This takes into account the classification of Congo as a weak performer, with an average CPIA rating for the past three years of 2.74.
This analysis can be found in Appendix I of Country Report No. 07/205.
Public debt includes central government debt only. Net debt is defined as external and domestic debt less liquid financial assets. Liquid financial assets are government deposits at the central bank, which, apart from the funds in the operations account, are allocated into one of three accounts to help manage the large oil savings: (i) short-term deposits (1-month minimum maturity), (ii) stabilization account (6-month minimum maturity), and (iii) a fund for future generations (5-year minimum maturity).
The agreement involved the swap of US$2.1 billion in outstanding commercial debt and arrears of US$0.5 billion in new Eurobonds maturing in 2029, implying relief of over US$1.6 billion. The participation rate was over 92 percent. The agreement was broadly consistent with the enhanced HIPC Initiative.
The permanent income hypothesis helps determine the level of the non-oil primary deficit that can be financed over the long term from government oil revenue, including investment income from its accumulated financial assets.
The discount on Congolese oil was between US$1 and US$ 25 per barrel in 2008, depending on the quality. The discount on gas is somewhat larger, between US$ 35 and US$ 55 dollars per barrel.
If a country maintains its Gross National Income per capita above the annual IDA operational income cutoff for two consecutive years, it receives IDA financing on “hardened” terms from the third year onwards. The concessionality of hardened terms is lower than that of regular IDA credits as the maturity is reduced to 20 years, compared with 40 years for regular IDA credits. Other conditions remain the same. Graduation to IBRD requires a country to be judged as creditworthy by the World Bank, a process that normally takes several years.
The authorities have provided the staffs with information on a number of infrastructure projects, which are to be financed through concessional Chinese loans amounting to about US$1 billion. No loans have been signed yet. The DSA assumes these loans are disbursed over 5 years, beginning in 2009. The authorities are negotiating financial terms for all these loans of 20-year maturity, 5-year grace period, an interest rate of 0.25 percent, with biannual repayments. The staffs estimate the grant element of these loans at about 52.7 percent. The impact of these loans on the DSA is limited (they contribute to a temporary 5-percent increase in the NPV of debt-to-GDP ratio) because (i) they account for a relatively small share of GDP (about 8 percent) and a fraction of the financial assets the government is projected to accumulate over the medium-term and (ii) are concessional.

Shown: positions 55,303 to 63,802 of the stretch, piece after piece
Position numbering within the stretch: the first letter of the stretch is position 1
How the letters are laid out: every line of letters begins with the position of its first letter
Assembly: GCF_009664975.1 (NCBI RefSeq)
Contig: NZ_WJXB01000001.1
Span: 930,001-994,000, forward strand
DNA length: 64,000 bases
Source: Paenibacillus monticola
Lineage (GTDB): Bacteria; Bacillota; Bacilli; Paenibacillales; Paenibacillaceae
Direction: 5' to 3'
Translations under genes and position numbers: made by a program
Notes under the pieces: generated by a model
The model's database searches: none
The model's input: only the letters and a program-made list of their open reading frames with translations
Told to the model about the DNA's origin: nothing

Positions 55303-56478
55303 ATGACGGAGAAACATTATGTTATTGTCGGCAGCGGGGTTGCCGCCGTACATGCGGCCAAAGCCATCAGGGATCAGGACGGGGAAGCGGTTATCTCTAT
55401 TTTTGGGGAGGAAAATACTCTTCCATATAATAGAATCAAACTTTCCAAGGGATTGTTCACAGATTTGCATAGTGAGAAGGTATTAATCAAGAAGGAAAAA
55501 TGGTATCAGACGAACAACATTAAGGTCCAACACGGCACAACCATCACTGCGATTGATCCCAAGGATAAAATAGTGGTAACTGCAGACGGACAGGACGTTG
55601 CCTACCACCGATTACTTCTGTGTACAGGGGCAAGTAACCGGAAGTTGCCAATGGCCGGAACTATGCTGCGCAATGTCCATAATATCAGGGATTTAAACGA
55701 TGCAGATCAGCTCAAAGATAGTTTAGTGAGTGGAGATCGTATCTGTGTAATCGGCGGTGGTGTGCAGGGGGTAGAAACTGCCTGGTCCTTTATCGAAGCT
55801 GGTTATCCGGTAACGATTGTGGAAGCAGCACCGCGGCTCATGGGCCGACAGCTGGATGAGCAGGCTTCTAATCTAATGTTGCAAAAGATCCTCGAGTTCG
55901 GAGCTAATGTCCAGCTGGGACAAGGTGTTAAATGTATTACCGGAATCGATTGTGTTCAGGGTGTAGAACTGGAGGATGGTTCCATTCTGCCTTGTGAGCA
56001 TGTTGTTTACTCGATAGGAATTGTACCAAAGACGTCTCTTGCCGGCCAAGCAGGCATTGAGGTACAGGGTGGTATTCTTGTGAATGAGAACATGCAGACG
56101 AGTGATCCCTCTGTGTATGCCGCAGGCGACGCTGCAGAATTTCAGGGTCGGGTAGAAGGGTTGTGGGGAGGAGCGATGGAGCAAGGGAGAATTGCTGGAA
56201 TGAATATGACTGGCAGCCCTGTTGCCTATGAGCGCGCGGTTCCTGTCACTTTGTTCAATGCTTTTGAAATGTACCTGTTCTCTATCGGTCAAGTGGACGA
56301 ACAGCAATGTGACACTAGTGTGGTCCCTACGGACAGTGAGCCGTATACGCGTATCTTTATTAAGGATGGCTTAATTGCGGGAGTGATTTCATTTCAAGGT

In judging Congo to be at high risk of debt distress currently, the staffs have taken account of the breach of the NPV of debt-to-GDP ratio above the indicative threshold and the highly uncertain global economic environment (volatile world oil prices, and global financial crisis and slowing growth), which suggests a cautious approach, even though the long-term scenario indicates an adequate capacity to service external debt.
It should also be noted, more fundamentally, that the historical scenario introduced in the LIC DSA template is not well suited to oil-producing countries like Congo, which can accumulate net foreign assets well beyond prudential needs (i.e., more than the equivalent of a few months of imports). De facto, while this scenario replaces the non-interest current account deficits and FDI by their historical averages, it also assumes that the government accumulates the same level of reserves as under the baseline scenario. This latter assumption is unrealistic for a country with ample reserves: in the event the authorities were facing less favorable external developments (as assumed in the historical scenario), they would likely prefer to accumulate less reserves, rather then undertake external borrowing (and higher gross debt) to maintain the level of reserves.
This assumes that there is no development of a domestic bond market in the future, which is contrary to BEAC plans. This development would not, however, change the net debt and the sustainability of total public debt.
The oil price shock is calibrated as one standard deviation of Brent crude prices over the period 1970-2006. This reduces future oil prices by US$19 per barrel, corresponding to average prices of around US$49 per barrel in 2009.